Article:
texashippecoalition400 Texas has been known for many things through the years and Texas Hippie Coalition is just the next commodity from the great Lone Star State. The band of outlaws return with their unique blend of “Red Dirt Metal” with their latest release Ride On. The album will be released on October 7th through Carved Records/Caroline Distribution. From the guttural laugh on album opener El Diablo Rojo to the chugging outro of closer I Am The End, it is clear Texas Hippie Coalition are back with a vengeance. The band is comprised of one of hard rock’s most engaging frontmen Big Dad Ritch on vocals, Cord Pool on guitars, John Exall on bass guitar and Timmy Braun on drums. Ride On proves Texas Hippie Coalition is taking it to the next level and looking to recruit new outlaws to join them on their musical adventure.

“It’s like Lynyrd Skynyrd and ZZ Top had a child, and Pantera ended up raising it,” exclaims Big Dad Ritch. “We’re Red Dirt Metal. That’s a flag we wave high. There wasn’t a line formed for us, so I created a line and jumped to the front of that bad boy. Ride On is the best example of what we do.”

The first single released from Ride On is the southern rocker Monster In Me. The band has released a lyric video for the song to give fans a small taste of what the new album sounds like. The video for the song can be seen below.

Ride On is available for preorder at iTunes and Amazon.

The band also launched a new website to coincide with the latest chapter in the Texas Hippie Coalition saga. The band recently finished spreading their “Red Dirt Metal” message on this year’s Mayhem Festival. They have been winning over fans and critics alike with Music Junkie Press stating, “They tore up the stage as they brought an ass whooping to the crowd.”

The tracklisting for Ride On is:

1) El Diablo Rojo
2) Splinter
3) Monster In Me
4) Go Pro
5) Rock Ain’t Dead
6) Bottom Of The Bottle
7) Rubbins Racin
8) Ride On
9) Fire In The Hole
10) I Am The End



TedNugentlive400 Multi-platinum guitar icon Ted Nugent rocked the house this past weekend (8/17) with a bombastic set in Midland, Texas, wrapping up his summer SHUTUP&JAM! Tour, named after his latest full-length album SHUTUP&JAM! on Frontiers Records.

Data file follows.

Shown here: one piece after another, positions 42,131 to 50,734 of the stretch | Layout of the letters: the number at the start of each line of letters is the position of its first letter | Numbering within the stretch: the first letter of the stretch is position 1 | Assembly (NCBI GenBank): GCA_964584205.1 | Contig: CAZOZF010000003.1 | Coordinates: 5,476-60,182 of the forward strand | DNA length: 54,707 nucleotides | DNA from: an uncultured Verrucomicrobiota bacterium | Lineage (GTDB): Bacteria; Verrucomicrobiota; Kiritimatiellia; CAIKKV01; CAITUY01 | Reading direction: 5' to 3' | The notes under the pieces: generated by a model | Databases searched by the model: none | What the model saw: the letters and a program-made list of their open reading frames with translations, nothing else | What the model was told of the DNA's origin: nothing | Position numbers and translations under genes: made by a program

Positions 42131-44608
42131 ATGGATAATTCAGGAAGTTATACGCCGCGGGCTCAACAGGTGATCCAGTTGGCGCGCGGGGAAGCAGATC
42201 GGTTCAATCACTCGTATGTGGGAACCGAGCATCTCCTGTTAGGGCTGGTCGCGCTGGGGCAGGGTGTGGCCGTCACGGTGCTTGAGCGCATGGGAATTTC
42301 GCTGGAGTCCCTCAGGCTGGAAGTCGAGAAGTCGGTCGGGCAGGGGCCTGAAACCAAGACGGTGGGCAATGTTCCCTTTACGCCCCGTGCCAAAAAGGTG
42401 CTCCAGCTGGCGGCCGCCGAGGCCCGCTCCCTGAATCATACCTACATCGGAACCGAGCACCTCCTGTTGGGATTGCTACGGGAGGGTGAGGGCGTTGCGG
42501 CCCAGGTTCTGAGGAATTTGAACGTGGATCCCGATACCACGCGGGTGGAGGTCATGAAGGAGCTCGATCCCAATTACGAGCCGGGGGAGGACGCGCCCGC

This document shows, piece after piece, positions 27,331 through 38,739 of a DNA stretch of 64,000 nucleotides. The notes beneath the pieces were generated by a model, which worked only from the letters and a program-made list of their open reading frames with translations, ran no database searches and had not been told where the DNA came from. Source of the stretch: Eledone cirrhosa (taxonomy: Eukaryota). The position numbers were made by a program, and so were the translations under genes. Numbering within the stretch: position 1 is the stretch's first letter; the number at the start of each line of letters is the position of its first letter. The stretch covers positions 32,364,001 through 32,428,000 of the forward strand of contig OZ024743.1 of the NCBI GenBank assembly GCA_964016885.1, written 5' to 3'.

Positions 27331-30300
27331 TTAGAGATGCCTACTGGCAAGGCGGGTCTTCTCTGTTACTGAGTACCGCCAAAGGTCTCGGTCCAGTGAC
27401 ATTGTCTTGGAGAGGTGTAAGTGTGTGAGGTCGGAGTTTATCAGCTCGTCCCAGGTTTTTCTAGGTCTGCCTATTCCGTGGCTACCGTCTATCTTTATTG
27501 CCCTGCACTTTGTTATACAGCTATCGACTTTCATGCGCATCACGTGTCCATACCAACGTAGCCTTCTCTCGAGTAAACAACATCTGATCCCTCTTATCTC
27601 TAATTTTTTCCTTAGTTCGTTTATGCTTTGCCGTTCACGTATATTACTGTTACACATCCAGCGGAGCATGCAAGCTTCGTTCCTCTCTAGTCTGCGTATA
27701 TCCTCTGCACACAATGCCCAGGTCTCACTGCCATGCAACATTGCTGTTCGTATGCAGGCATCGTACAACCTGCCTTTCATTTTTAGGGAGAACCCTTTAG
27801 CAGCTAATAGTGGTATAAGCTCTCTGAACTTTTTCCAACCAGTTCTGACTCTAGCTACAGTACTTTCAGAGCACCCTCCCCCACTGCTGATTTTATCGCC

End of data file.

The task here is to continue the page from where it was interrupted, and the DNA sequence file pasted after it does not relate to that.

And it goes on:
Nugent was in top form for the sold-out gig, benefiting the Show of Support Memorial for our troops.

Show of Support was honored to have Ted and his band help us kick off our campaign to construct a memorial to honor those who have fought in this Global War on Terror and also to memorialize the four heroes we lost on 11-15-12,” stated show organizer Terry Johnson. “Ted brought a message of support for all who serve, and a call out to everyone in our sold out, packed audience to stand up for America.”

Throughout the summer, Nugent’s 35-date SHUTUP&JAM! tour has garnered glowing reviews for live performances at venues across the country and on July 19in Detroit, Nugent performed his 6,500th gig.

Nugent’s album, SHUTUP&JAM! marks the first all-new studio album from the Motor City Madman in seven years. The album features an epic lead vocal duet between Rock & Roll Hall of Fame inductee Sammy Hagar for the lead single She’s Gone, which peaked at #2 on “Classic Rock” radio chart.

SHUTUP&JAM! is available on Amazon and iTunes. In the U.S., fans can pick up a special edition of SHUTUP&JAM!–featuring the exclusive bonus track Johnny B. Goode Forever–only at Best Buy.



joeperry400 Aerosmith guitarist Joe Perry will release his long-awaited memoir, Rocks: My Life In And Out Of Aerosmith, on October 7th through Simon & Schuster and available for preorder at Amazon.

Perry has also announced some book signings. They are as follows:


7 Barnes & Noble – Union Square, New York, NY
9 Brookline Booksmith – Coolidge Corner Theatre, Brookline, MA
13 Anderson’s Bookshop – The Standard Club, Chicago IL
15 Barnes & Noble – The Grove, Farmers Market, Los Angeles, CA
More signings TBA.

In the tradition of the mega-bestseller Life by Keith Richards, Aerosmith’s Joe Perry opens up for the first time about the wild, inside story of his life in the legendary band he cofounded in 1970—which is still going strong today.